SIPSEY –George Alford of Sipsey could write a book about how to deal with a chronic illness – especially if the book included photos.After graduating from Dora High School in 1981, he attended …
SIPSEY –George Alford of Sipsey could write a book about how to deal with a chronic illness – especially if the book included photos.
After graduating from Dora High School in 1981, he attended Walker College and Bevill State Community College for a while until he went to work with Highway Services.
“I loved that job. I’d wake up in a different city almost every morning,” he said. You come into town, let the rig down, blow paint, and then you take off for the next city, according to Alford. “Every city is indicative of the people that settled there."
Later, in 1990, he decided to head back to school where earned a degree in computer science from UAB. Afterward, he landed a job at New Horizon Computer Learning Center, teaching people the basics of personal computing.
His stress level began inching up when he went to work as a software developer for AmSouth Bank. This was before the year 2000. During the late 1990s, the mention of Y2K caused the blood pressure of software developers to spike.
When computing was young, software developers wrote code using a two-digit field for the year. This was to save space in computers with limited memory. But as the year 2000 approached, developers realized that using 00 for the year could mean 1900 or 2000. That was a problem. Alford and other software developers around the globe raced the clock to rewrite software code for millions of computers.
Getting computers ready for Y2K was stressful because no one knew the impact on software when the clock struck midnight on Dec. 31, 1999, according to Alford.
During one of the upgrades at AmSouth, Alford fell ill with Crohn’s disease, which is chronic inflammation of the bowels. He was hospitalized. His immune system went south, and he later developed rheumatoid arthritis. He struggled to cope with his illness and decided to retire.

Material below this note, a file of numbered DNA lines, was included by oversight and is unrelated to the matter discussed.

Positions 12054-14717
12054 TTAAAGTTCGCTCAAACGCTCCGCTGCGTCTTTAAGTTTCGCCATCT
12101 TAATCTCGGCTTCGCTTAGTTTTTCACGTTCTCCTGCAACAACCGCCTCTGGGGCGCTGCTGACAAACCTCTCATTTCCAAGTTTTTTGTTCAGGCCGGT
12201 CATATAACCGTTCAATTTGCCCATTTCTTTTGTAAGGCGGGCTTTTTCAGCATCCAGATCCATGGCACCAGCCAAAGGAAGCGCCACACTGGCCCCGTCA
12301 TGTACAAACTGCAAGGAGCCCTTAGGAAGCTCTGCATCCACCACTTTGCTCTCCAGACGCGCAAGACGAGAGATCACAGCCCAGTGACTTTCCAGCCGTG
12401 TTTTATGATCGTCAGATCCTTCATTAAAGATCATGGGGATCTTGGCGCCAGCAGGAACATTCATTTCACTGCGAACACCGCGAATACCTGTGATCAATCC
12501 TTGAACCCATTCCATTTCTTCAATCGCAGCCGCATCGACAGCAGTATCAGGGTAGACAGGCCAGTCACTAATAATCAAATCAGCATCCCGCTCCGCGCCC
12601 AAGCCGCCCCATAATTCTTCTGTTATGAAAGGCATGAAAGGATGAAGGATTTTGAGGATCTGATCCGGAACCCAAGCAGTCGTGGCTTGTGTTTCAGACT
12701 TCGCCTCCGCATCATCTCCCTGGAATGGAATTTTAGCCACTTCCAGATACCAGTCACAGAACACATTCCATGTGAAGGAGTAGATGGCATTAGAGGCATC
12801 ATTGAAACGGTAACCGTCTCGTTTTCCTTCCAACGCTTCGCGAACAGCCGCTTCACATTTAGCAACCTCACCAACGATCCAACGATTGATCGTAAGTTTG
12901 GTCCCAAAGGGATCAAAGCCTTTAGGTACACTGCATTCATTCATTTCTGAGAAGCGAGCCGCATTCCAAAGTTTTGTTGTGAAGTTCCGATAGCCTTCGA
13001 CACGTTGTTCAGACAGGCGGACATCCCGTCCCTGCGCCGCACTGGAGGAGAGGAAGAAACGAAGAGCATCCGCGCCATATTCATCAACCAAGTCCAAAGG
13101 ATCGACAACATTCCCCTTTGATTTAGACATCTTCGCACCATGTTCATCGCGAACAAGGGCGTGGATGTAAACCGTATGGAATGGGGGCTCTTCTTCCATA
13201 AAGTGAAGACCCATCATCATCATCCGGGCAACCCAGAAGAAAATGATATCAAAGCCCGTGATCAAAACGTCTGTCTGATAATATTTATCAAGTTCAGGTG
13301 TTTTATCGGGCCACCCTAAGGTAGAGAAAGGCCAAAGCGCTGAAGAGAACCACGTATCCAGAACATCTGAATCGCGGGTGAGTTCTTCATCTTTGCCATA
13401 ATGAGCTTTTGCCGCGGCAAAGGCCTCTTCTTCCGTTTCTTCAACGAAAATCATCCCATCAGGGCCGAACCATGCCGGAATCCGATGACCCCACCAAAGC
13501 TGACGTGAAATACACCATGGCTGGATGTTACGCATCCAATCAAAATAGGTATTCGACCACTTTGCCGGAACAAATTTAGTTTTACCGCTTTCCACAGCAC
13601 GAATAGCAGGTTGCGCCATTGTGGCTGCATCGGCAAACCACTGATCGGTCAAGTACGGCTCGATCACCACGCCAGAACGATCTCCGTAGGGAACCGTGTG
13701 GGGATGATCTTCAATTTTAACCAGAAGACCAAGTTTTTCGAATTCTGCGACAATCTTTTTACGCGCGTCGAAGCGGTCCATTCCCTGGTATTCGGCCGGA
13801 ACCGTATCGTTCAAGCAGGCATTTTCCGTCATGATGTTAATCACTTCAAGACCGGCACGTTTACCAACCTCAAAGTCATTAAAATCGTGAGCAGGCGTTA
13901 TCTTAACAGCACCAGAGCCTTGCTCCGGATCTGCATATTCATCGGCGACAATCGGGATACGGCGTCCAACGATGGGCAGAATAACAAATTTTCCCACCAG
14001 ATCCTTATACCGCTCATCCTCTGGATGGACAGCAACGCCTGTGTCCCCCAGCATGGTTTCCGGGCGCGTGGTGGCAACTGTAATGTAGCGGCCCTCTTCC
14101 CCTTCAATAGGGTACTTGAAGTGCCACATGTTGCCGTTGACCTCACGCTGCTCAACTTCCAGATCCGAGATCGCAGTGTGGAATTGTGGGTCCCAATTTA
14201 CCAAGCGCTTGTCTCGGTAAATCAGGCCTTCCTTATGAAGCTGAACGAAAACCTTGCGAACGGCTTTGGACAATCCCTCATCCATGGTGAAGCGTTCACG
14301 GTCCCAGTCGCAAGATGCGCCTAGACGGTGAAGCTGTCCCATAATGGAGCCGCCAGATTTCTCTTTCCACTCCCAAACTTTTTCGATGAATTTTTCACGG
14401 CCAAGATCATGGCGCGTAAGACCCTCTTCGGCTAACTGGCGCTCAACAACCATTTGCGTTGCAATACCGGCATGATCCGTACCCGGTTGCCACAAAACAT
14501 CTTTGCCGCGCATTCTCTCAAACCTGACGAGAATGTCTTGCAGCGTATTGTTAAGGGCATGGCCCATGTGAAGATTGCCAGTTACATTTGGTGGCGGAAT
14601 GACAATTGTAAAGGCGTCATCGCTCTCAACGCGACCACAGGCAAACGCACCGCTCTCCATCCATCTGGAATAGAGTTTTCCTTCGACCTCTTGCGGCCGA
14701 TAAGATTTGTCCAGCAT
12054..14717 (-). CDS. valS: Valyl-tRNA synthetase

Alford turned to photography to help him through those times.
“I’ve always been into photography, but like most everybody else, I was simply pointing and clicking,” Alford remembered.
His wife Kennetha bought him his first digital camera. He began taking classes and realized he knew nothing about photography.
“It’s been a blast,” he said. “Especially if you enjoy people and art.” Photography teaches you to look at things in a different way, according to Alford. “You see things that other people don’t see."
During a family visit, one of his cousins was shooting photographs of models in Birmingham nightclubs. He realized that his cousin didn’t know how to use his camera to adjust for different lighting conditions. Right then he realized that he needed to get out and shoot more pictures, and he did.
Sometimes his photography gives him a chance to minister to people. He served as a youth minister at Shady Grove Missionary Baptist Church. Too many people paint the picture that you have to be beyond reproach in your life, but that’s not even close to what it’s about, according to Alford.
“When you look at all the people that Jesus had around him they were a bunch of troublemakers,” he said.
When he’s ministering to people, he tells them that nothing they’ve ever done comes close to what those people around Jesus did.
He started shooting local park and recreation action pictures of kids. Alford follows his grandson who plays park and recreation.
“If he’s at the field, I’m at the field,” he said. “Plus, I love kids. I spoil everybody’s kids."
Children are going to get on your nerves, and they are going to do a few things, but you’ve got to have patience, be unassuming, and you got to be trusting, according to Alford
In addition to serving as the team photographer, he also helps out with coaching duties with the park and recreation teams.
“I wanted to be a strategist for the team, but I wound up being pawpaw for the team,” Alford said. “It’s a very important role.” Being pawpaw for the kids became his ministry.
Later, Alford began taking infusions for the RA and as a result, he had constant headaches. “When you have chronic illnesses, it’s always in your mind even if you're not experiencing symptoms,” Alford said. When he started working with the children, his headache went away.
Alford had three daughters; Kiera, Kiaundra, and Tkeyah; two grandchildren; Karson and a newborn named Onyx who is 3 weeks old. He also has Jaffton, a nephew he raised.
You can check out some of Alford’s work on his Facebook page, Alford’s Photography.